OVX836, a nucleoprotein-based universal influenza A vaccine candidate being developed by Osivax, demonstrated positive safety and immunogenicity data across three dose levels in a phase 2a study, according to new research published in The Lancet Infectious Diseases.

OVX836 is designed to target the nucleoprotein, a highly conserved internal antigen. Unlike surface antigens, the nucleoprotein is much less likely to mutate, alleviating the need for annual vaccination updates, according to a release from Osivax. 

In the OVX836-003 study, 137 healthy subjects aged 18 to 55 years received one intramuscular injection of the study vaccine or placebo as follows: 33 received OVX836 180 μg, 35 received OVX836 300 μg, 36 received OVX836 480 μg, and 33 received a placebo. The OVX836 vaccine was safe and immunogenic at all dose levels. OVX836 elicited significant humoral and cellular nucleoprotein-specific immune responses, including CD4+ and CD8+ T-cells. 

Most of the immunological markers showed a dose-dependent response from 180 µg to 480 µg. Induction of a measurable CD8+ response against a non-adjuvanted recombinant protein vaccine is challenging in humans and rarely reported, thus warranting the further evaluation of OVX836 in larger phase 2b/3 clinical trials. Importantly, OVX836 provided an 84% level of protection against PCR-confirmed symptomatic influenza compared to placebo.

A separate cohort of 100 older adults (65 years old and older) was vaccinated (same doses and randomization ratio as younger subjects) and will be reported separately, with full results expected by the fourth quarter.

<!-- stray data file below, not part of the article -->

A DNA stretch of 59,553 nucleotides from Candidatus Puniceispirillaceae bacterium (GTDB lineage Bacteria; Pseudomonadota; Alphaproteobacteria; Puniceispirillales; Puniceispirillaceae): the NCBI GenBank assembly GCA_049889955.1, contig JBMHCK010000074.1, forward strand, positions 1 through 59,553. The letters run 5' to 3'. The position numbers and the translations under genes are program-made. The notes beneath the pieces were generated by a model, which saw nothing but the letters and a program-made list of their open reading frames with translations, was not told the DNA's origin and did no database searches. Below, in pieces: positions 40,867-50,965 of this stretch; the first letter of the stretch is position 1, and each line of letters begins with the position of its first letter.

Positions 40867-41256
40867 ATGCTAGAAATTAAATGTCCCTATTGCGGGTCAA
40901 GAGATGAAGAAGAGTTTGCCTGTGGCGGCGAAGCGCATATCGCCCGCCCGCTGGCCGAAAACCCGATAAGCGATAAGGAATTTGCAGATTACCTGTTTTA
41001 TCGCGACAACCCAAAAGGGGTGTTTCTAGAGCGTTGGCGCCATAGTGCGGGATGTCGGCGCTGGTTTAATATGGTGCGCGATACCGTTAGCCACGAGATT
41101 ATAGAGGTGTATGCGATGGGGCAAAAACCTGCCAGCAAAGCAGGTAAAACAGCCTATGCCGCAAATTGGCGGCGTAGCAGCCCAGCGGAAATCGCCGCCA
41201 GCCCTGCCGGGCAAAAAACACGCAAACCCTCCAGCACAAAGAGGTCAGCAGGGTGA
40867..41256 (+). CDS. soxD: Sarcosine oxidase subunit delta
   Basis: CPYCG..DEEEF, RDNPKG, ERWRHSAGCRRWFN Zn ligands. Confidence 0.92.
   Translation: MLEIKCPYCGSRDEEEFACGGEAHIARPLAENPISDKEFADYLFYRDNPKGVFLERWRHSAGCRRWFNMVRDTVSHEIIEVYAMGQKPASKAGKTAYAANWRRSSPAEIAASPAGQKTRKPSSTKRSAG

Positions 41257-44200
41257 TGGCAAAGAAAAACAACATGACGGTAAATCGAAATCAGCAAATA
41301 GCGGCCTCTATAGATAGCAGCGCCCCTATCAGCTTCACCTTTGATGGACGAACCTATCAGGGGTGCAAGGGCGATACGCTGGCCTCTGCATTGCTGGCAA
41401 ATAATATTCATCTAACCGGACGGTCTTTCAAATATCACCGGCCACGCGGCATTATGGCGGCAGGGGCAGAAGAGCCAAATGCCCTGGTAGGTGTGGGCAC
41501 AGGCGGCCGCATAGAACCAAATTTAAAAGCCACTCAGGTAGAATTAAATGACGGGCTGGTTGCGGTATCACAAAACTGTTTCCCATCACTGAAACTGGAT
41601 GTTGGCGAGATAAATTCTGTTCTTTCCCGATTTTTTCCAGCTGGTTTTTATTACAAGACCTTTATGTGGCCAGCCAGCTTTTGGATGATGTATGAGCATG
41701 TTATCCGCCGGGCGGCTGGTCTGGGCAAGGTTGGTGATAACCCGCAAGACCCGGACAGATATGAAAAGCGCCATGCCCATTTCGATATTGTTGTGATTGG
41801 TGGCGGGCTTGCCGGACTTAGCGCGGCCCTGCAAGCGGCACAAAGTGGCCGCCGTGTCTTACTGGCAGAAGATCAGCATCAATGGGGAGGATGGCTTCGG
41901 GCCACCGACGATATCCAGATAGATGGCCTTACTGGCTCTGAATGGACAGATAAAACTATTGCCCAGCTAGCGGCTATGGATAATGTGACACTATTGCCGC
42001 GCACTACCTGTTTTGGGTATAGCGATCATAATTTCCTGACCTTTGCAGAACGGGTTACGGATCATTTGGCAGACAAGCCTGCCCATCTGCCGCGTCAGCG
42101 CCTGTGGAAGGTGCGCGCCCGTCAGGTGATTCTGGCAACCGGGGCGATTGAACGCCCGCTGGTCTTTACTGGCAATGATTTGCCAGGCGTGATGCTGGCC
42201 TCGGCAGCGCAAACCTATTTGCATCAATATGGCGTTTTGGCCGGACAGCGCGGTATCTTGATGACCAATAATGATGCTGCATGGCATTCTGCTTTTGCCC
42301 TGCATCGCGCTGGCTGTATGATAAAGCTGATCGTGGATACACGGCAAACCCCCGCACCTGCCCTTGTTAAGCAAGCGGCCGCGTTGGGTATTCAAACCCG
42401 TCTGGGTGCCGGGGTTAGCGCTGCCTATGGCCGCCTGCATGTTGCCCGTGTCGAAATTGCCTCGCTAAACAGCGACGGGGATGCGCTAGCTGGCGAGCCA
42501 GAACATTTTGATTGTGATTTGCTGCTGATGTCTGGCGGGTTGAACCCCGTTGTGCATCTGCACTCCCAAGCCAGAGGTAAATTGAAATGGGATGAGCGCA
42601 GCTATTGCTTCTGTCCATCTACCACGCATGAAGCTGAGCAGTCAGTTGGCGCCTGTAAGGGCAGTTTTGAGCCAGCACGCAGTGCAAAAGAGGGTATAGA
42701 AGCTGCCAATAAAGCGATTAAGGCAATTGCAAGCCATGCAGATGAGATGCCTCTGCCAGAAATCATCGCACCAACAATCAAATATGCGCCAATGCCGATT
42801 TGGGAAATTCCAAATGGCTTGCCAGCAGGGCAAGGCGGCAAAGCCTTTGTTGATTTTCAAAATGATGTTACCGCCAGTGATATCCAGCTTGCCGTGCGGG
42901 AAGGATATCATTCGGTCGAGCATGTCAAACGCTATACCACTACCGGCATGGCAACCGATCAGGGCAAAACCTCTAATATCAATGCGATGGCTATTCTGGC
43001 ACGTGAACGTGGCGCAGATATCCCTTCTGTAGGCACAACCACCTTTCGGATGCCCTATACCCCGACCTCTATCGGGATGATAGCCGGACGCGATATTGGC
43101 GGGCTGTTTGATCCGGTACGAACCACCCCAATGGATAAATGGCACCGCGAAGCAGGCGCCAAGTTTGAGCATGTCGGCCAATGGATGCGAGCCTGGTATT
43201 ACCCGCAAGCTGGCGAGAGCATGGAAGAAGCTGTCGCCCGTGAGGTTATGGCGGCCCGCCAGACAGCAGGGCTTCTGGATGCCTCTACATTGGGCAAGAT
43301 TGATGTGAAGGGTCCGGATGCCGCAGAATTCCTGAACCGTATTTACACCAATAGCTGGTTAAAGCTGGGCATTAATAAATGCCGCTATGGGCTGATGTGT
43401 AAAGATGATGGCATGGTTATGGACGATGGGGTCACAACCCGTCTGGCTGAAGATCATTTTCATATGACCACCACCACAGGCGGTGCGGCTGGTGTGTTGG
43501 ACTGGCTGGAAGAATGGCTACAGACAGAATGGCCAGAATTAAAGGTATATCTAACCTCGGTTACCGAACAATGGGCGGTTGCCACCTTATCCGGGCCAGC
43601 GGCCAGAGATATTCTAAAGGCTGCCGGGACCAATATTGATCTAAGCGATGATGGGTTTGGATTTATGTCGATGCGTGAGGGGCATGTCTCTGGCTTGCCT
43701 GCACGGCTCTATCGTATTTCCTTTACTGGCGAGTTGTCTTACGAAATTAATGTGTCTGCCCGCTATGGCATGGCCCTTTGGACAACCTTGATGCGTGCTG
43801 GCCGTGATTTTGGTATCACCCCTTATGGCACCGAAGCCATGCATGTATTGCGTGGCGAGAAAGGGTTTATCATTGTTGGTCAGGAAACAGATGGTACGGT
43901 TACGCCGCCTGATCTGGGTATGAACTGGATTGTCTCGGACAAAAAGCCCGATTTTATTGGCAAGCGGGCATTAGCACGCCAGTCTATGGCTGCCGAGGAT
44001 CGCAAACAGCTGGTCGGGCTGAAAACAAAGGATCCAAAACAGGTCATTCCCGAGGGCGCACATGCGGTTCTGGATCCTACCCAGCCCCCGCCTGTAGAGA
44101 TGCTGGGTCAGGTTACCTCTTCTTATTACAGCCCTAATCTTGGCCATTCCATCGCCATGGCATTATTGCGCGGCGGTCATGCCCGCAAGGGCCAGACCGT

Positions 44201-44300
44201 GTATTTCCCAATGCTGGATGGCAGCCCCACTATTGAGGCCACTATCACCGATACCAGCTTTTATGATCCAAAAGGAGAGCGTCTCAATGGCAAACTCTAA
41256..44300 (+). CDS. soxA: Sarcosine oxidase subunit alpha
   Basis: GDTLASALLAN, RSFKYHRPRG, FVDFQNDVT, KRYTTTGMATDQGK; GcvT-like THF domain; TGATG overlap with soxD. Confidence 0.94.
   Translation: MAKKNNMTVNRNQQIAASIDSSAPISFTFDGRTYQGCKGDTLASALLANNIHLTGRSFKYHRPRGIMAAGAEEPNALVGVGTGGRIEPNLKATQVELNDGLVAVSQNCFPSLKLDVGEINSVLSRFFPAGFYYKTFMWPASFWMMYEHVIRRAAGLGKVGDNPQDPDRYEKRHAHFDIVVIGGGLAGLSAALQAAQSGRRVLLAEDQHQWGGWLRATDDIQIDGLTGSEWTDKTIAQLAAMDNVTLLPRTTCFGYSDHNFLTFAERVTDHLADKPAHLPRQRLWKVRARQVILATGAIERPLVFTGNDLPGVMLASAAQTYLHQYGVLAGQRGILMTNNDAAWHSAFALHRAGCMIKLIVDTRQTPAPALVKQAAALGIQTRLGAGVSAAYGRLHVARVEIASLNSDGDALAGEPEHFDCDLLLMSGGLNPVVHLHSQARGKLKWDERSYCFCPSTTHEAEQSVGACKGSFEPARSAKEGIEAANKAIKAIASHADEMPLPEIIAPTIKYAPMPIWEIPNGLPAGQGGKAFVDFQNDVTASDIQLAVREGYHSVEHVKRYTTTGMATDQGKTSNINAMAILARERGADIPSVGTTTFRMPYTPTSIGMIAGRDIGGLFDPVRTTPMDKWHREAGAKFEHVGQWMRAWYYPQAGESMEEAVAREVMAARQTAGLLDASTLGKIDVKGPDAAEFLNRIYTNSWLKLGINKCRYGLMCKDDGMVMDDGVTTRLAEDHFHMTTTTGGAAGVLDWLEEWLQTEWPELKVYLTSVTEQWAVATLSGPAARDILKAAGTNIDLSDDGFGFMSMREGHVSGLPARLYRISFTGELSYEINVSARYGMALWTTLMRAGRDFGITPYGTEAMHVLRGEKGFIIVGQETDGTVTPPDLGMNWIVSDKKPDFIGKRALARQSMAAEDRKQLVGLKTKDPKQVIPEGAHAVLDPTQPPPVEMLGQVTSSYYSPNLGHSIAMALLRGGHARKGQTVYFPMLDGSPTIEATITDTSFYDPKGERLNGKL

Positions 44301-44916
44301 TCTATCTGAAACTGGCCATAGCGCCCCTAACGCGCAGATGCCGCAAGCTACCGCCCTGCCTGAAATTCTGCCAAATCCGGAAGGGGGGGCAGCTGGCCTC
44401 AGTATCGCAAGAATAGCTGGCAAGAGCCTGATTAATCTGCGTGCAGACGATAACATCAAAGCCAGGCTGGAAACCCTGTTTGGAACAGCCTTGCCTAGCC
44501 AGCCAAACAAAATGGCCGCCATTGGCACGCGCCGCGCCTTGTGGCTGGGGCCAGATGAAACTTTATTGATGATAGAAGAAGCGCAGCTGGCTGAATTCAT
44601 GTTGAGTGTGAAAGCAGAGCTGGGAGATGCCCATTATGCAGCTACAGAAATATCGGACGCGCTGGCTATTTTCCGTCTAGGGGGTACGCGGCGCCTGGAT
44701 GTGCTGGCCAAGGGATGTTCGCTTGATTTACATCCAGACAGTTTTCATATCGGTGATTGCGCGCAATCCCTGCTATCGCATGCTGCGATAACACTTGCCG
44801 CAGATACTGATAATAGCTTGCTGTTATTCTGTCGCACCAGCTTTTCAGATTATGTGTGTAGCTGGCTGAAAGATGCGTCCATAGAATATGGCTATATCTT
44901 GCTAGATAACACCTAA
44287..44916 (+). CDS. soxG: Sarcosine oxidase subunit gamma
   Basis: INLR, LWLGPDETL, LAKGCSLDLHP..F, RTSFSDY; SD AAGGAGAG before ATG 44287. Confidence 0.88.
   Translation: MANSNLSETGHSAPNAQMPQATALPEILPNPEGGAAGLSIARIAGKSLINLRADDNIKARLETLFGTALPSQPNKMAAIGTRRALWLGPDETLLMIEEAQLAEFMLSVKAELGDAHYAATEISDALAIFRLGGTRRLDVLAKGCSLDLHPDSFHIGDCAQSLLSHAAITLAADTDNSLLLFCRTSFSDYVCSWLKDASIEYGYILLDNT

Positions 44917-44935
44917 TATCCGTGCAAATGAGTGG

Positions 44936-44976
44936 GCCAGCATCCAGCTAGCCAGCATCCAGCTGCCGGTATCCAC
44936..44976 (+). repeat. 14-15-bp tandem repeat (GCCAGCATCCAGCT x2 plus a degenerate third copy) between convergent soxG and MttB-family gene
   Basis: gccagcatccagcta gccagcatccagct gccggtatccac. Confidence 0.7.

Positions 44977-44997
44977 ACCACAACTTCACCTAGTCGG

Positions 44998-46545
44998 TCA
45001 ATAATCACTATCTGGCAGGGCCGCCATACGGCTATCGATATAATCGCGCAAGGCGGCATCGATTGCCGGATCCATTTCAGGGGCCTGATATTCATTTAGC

“The favorable safety profile and strong dose-dependent immune responses observed in this study underscore the potential of OVX836 as a promising influenza vaccine,” says Isabel Leroux-Roels, PhD, principal investigator at the Center for Vaccinology, in a release. “Notably, the observed signal of protection appears to be in line with the universal influenza vaccine target product profile set by the US National Institutes of Health, which is highly encouraging and certainly warrants closer evaluation in additional clinical trials.”

“The publication of our phase 2a data…is a significant appreciation and recognition of the robust nature of our study results,” adds Alexandre Le Vert, CEO and cofounder of Osivax, in a release. “We are strongly encouraged by these findings, particularly given that very few vaccine candidates pursuing a T-cell mechanism of action targeting the [nucleoprotein] have elicited vaccine efficacy at this point in time. As such, we look forward to advancing OVX836 toward the next stages of clinical development as a truly universal influenza vaccine.”